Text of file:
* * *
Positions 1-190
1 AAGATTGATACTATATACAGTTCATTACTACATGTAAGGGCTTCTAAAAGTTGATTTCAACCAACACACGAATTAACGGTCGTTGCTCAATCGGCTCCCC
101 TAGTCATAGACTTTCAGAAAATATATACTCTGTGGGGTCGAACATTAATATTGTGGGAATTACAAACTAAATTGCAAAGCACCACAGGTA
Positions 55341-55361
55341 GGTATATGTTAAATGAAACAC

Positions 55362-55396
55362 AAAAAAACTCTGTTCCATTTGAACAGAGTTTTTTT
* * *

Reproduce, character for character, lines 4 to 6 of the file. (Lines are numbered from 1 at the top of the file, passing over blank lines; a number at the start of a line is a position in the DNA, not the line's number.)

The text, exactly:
Positions 55341-55361
55341 GGTATATGTTAAATGAAACAC

Positions 55362-55396